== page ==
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Sons of Miles
JJ JOHNSON: The Sackbut's Elegant Descendant
by Mike Zwerin
25 February 1999

J.J. Johnson has asked himself many times what went through his mind when he volunteered to play the trombone in high school in Indianapolis. "I really cannot imagine what attracted me to it," he says. "It's the most ungainly, awkward, beastly hard instrument you can imagine."

The trombone's ancestor, the sackbut, was an important member of European royal ceremonial bands as far back as the 14th century. In 1495, Henry VII engaged four "Shackbusshes." Sackbuts played chorales from 16th century German church towers. The tone produced by blowing into a varying length of tube unimpeded by mechanical devices has been called "the closest sound to the human voice."

Giovanni Gabrieli used trombones in his ecclesiastical compositions. Monteverdi wrote for five of them in his opera "Orfeo." Bach and Handel scored for it. The instrument contributed important dramatic effects in Mozart's "Don Gionanni" and "The Magic Flute." Wagner and Berlioz increased its importance, though Mendelssohn said it was "too sacred for frequent use."

It does not, however, look very sacred. Piping protrudes in front and back - trombonists tend to bump into things. The only place the trombone would fit during turn-of-the-century New Orleans parades was on the end of the wagon, its role was called "tailgate." Any instrument nicknamed "slush pump" cannot be considered sexy. A series of innovative soloists including J.C. Higgenbotham and Jack Teagarden earned it respect in the world of jazz. Tommy Dorsey opened up its lyrical possibilities. J.J. Johnson made it elegant.

Elegant is the adjective for Johnson. Rarely does a musician's physical presence reflect his music with such accuracy. He is at home in a suit. His coordinated colors favor the colors of autumn. His shirts are starched, you call his dress conservative. The occasional flash of red or a polka dot necktie (it is hard to imagine him without a necktie) reflect a taste for adventure. His personal dignity matches his dignified sound. His complex, carefully constructed syntax and soft, warm voice reflect his articulation and rich tone.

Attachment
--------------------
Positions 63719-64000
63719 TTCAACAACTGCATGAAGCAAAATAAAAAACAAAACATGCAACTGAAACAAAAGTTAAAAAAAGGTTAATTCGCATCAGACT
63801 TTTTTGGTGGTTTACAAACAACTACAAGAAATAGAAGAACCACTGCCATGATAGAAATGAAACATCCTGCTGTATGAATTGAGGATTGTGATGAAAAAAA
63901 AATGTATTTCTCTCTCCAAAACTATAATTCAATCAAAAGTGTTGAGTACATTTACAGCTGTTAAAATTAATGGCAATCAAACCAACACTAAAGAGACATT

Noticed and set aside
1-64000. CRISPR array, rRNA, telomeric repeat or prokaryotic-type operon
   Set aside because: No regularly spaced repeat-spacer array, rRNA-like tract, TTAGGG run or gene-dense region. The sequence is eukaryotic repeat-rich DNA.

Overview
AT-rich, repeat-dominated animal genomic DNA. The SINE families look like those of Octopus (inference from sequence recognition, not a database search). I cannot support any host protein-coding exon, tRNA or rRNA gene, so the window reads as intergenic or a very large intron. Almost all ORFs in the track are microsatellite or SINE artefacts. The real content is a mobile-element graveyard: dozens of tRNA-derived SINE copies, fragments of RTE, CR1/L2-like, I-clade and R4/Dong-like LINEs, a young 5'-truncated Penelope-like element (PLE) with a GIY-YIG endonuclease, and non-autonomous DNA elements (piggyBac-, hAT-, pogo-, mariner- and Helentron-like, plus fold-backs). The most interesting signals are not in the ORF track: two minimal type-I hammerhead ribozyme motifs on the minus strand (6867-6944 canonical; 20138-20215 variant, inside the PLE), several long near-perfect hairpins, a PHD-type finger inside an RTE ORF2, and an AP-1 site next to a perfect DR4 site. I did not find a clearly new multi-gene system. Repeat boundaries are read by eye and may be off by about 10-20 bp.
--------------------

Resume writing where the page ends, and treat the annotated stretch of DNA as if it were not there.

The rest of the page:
He describes himself as a Lester Youngaholic. "From the beginning I decided I wanted to play trombone in Lester's linear manner. Many trombonists were using tricks and gimmicks, glissandi and wah-wahs I wanted to avoid. Then I heard Dizzy and Bird and was floored like everyone else by this new music. It was difficult at first. Dizzy gave me the most encouragement. He put his arm around me and said, 'I know it's tough on that instrument but I know you can do it. You will be our representative on the trombone.' Actually he did not say that in so many words but he extended himself. He knows a lot about the trombone, he taught me positioning and how to deal with the so-called 'bebop' situation."

Stanley Crouch, the columnist and critic, said: "Johnson is to his horn what Charlie Parker and Dizzy Gillespie were to theirs. When he came to full power, his work had the dreamy smoothness heard in Young, the crackle of [Roy] Eldridge's fourth-gear lyricism, the rhythmically intricate contempt espoused by Parker for the limitations of articulation, and the gnarled wit of Gillespie."

JJ Johnson

After learning his trade in the big bands of Snookum Russell and Benny Carter, and then Count Basie (his solo bridge on "The King" is a classic), Johnson, now 64, has totally dominated the instrument for the last 50 years. His sound is as readily recognizable as that of Miles Davis, and his combination of technical mastery and impeccable taste remains unequaled.

He recorded with Parker, Bud Powell, Sonny Rollins and just about everybody else. His two-trombone front line duo with Kai Winding, "Jay and Kai," was a commercial success in the '5Os. Then he took an increasing amount of the lucrative studio work that was beginning to open up for black musicians in New York, while turning more and more to arranging and composition. His "Poem for Brass" was performed by Eugene Ormandy and the Philadelphia Orchestra. In 1970, Quincy Jones suggested a move to Los Angeles.

"After living in New York for so many years," says Johnson, "my wife, Vivian, and I felt the need for a drastic change in our lifestyle. As destiny would have it, at the same time I felt the urge to explore movie composition. The two elements tied in beautifully. I put playing on the back burner, so to speak. I practiced daily, remained psychologically prepared for jazz. I kept my antenna up. I never left the jazz situation intellectually, psychologically, emotionally or spiritually. But I made my basic living as a film composer."

His credits include Bill Cosby's "Man and Boy" and "blacksploitation" films like "Cleopatra Jones" and "Top of the Heap." He scored episodes of "Starsky and Hutch," "The Six Million Dollar Man," "The Mod Squad," "Mike Hammer" and other TV series.

Then he got "this urge to play again and once more as destiny, or luck, would have it, the film scoring business began to get, let's say, questionable. With new technology, one person could program and perform entire movie scores. The young directors and producers wanted synthesizers, which they began to consider the 'hip' sound. They didn't want to hear about trombones or arrangers."

So after some 20 years of being, as they say, "buried" in the studios, J.J. Johnson came back. This may not exactly have been a second coming, but it was, and is, certainly a treat for the ears.

Photo: JJ Johnson.
Credit: Christian Rose

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